aspirin

Update on Aspirin

Although the benefits of aspirin are widely known, Harvard Medical School experts say that the drug isn’t used nearly as widely as it might be.

According to an article in the Harvard Health Blog, only about 40 percent of people who would benefit from taking aspirin are actually doing so. Investigators looked into what the effect would be on health care costs, health and longevity if all those people did take aspirin. (The study can be found here.)

Their results are startling: The article says that for people in the U.S. ages 51 to 79, routine aspirin use could, over a 20-year period: prevent 11 cases of heart disease for every 1,000 persons; prevent four cases of cancer for every 1,000 persons; and lengthen national life expectancy by about four months. That last factor would allow an additional 900,000 people to be alive in 2036 and would save $692 billion in health care costs.

But like every other medicine, aspirin is imperfect. It’s been linked to allergic reactions. The blog article also says that aspirin is a blood thinner and can irritate the stomach, leading to bleeding and stomach ulcers. In the research mentioned above, the investigators took those side effects into account.

Of note: The study looked at the impact of low-dose aspirin, such as the one found in baby aspirin. Higher doses could be appropriate for certain conditions, although, the article emphasizes, the risk may be higher as well. (Editor’s note: Before beginning an aspirin regimen, check with your doctor.) The article also points out that aspirin may interact with other medicine. “For example, if you take low-dose aspirin for your heart and ibuprofen for arthritis,” the article says, “it’s important that the ibuprofen be taken at least 30 minutes after or more than eight hours before the aspirin; otherwise, the benefit of the aspirin may be lost.”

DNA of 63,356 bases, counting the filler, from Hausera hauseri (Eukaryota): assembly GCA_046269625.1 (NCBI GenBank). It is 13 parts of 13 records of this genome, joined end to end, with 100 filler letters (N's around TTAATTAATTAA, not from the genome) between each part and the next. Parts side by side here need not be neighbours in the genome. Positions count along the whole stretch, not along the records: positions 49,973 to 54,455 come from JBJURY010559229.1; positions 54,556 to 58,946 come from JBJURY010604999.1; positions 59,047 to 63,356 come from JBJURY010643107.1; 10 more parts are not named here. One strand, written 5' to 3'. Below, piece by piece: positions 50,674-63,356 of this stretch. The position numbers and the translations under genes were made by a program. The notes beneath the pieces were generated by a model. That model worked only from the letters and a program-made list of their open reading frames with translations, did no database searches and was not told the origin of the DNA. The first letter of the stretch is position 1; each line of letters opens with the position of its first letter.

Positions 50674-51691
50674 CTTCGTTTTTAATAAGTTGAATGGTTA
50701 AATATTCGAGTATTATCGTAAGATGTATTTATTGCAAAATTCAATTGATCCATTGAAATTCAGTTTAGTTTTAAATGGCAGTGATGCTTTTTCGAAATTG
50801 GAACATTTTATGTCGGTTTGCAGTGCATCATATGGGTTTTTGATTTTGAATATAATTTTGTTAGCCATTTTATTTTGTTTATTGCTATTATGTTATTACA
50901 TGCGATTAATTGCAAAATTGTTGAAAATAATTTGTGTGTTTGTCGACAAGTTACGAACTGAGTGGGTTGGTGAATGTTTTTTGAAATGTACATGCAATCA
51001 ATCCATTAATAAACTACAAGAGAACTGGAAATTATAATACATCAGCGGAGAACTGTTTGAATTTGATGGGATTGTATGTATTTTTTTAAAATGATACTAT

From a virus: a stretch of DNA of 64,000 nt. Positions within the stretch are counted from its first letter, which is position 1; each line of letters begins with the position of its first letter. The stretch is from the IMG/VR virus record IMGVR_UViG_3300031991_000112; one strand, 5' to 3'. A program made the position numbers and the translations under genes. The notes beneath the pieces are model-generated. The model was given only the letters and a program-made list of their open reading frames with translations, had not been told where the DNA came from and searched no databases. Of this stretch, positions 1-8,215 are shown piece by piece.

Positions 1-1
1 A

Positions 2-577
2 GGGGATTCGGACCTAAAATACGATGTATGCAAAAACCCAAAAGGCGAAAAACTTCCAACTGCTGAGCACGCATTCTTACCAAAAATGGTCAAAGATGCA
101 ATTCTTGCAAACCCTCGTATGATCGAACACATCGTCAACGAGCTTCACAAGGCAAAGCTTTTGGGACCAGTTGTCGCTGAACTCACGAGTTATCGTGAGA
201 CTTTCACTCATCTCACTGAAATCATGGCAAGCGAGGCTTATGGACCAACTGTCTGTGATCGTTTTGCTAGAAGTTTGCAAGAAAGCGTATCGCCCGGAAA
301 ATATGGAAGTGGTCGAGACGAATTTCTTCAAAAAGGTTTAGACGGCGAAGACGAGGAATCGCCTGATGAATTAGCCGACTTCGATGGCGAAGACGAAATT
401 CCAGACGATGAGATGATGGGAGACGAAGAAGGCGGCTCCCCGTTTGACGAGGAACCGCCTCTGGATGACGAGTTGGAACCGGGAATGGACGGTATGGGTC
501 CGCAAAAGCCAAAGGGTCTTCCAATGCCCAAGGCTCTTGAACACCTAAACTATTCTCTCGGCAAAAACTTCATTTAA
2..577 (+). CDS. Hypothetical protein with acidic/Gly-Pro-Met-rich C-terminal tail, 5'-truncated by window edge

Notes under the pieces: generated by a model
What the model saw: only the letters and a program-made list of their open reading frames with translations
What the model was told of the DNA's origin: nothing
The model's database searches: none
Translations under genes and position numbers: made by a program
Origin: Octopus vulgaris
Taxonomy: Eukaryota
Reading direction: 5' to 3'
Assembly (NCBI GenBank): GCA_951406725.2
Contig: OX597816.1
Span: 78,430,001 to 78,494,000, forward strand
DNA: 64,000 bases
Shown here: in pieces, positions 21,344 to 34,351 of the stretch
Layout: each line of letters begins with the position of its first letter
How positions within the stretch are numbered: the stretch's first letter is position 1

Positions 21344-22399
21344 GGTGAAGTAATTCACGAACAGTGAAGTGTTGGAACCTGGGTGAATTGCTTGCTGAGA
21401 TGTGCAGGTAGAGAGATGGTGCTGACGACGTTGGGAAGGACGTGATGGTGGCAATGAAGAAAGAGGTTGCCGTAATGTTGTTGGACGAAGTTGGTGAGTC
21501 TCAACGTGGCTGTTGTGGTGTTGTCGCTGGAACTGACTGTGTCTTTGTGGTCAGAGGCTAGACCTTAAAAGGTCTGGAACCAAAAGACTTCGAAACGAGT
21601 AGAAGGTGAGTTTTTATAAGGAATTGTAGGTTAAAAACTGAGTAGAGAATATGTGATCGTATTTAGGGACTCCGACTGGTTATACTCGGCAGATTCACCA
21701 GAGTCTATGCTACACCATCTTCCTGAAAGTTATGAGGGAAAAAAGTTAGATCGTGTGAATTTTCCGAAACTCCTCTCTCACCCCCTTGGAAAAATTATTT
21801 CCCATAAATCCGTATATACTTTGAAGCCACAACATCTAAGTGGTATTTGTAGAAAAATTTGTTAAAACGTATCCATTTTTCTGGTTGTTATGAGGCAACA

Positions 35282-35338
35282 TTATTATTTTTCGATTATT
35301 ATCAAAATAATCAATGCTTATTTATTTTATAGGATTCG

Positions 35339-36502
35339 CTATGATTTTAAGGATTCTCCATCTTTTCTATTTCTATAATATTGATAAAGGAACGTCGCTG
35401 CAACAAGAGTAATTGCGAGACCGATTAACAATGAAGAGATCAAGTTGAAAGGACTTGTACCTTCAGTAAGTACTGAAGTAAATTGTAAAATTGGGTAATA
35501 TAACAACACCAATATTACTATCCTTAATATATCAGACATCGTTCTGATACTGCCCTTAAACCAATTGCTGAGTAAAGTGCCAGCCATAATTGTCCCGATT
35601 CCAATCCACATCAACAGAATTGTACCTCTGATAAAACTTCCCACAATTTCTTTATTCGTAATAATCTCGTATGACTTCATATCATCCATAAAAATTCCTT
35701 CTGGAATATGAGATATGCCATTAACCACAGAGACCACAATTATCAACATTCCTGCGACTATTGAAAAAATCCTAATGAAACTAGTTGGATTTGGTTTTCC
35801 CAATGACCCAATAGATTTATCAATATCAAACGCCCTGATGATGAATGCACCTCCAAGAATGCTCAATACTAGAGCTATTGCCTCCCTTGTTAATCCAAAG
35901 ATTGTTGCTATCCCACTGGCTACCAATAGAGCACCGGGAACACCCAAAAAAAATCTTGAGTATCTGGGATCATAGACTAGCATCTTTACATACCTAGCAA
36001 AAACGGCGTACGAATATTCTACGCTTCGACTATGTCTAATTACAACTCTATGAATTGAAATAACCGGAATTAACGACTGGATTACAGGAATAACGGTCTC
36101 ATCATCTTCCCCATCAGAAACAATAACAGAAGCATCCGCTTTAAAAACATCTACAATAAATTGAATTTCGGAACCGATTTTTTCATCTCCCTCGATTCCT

So who should take aspirin? The article says the drug is routinely recommended for people at highest risk of heart disease, including those who have had a heart attack or stroke.

Some experts believe that everyone over 50 should take low-dose aspirin. Other guidelines, the Harvard article says, recommend aspirin based on age (50-79) and heart disease risk factors. Click here for heart disease risk calculators.

So why aren’t more people taking aspirin? The article says that it may simply be a lack of awareness or the lack of a recommendation from a doctor.  Recommended, according to the article: Ask your doctor whether you should take it.

Click here for more information about Harvard Medical School’s publications.